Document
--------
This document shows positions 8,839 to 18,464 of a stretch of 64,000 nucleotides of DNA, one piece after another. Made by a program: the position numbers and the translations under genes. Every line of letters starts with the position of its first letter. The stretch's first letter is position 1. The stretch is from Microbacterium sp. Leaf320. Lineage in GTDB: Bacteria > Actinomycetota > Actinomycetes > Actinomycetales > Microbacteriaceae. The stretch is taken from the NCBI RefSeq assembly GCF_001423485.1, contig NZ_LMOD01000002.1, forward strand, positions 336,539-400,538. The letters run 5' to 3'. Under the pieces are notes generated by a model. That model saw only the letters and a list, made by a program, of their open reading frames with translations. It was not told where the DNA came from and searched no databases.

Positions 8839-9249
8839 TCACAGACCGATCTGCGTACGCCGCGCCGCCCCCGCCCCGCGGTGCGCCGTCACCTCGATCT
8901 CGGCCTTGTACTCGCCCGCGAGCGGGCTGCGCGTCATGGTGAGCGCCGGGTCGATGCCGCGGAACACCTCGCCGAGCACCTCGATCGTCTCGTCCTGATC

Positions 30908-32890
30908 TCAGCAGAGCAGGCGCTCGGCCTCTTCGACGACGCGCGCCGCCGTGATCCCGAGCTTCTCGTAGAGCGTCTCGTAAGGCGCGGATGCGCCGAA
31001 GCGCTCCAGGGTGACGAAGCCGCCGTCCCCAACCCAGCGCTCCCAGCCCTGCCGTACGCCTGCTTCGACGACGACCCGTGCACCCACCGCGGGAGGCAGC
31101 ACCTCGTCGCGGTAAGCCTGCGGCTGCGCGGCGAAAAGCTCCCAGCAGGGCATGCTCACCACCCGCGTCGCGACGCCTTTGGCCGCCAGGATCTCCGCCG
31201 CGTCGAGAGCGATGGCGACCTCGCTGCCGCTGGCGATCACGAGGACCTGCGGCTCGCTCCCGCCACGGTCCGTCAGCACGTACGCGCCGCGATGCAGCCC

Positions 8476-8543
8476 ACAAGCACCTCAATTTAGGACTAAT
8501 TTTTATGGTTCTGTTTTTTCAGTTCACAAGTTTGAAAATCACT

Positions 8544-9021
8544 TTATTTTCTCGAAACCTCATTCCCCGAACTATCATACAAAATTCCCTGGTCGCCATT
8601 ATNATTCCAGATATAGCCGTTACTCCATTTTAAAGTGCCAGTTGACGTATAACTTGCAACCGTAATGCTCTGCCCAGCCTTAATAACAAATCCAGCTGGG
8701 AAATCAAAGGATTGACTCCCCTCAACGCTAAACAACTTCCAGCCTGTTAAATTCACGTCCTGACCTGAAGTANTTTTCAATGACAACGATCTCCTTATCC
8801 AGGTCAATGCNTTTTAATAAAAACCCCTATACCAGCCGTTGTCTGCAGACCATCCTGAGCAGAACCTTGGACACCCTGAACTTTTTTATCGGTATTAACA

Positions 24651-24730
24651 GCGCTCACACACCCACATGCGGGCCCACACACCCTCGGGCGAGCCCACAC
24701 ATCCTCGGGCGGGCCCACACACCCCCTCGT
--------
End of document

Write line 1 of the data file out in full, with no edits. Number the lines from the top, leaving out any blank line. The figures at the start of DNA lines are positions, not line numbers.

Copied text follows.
This document shows positions 8,839 to 18,464 of a stretch of 64,000 nucleotides of DNA, one piece after another. Made by a program: the position numbers and the translations under genes. Every line of letters starts with the position of its first letter. The stretch's first letter is position 1. The stretch is from Microbacterium sp. Leaf320. Lineage in GTDB: Bacteria > Actinomycetota > Actinomycetes > Actinomycetales > Microbacteriaceae. The stretch is taken from the NCBI RefSeq assembly GCF_001423485.1, contig NZ_LMOD01000002.1, forward strand, positions 336,539-400,538. The letters run 5' to 3'. Under the pieces are notes generated by a model. That model saw only the letters and a list, made by a program, of their open reading frames with translations. It was not told where the DNA came from and searched no databases.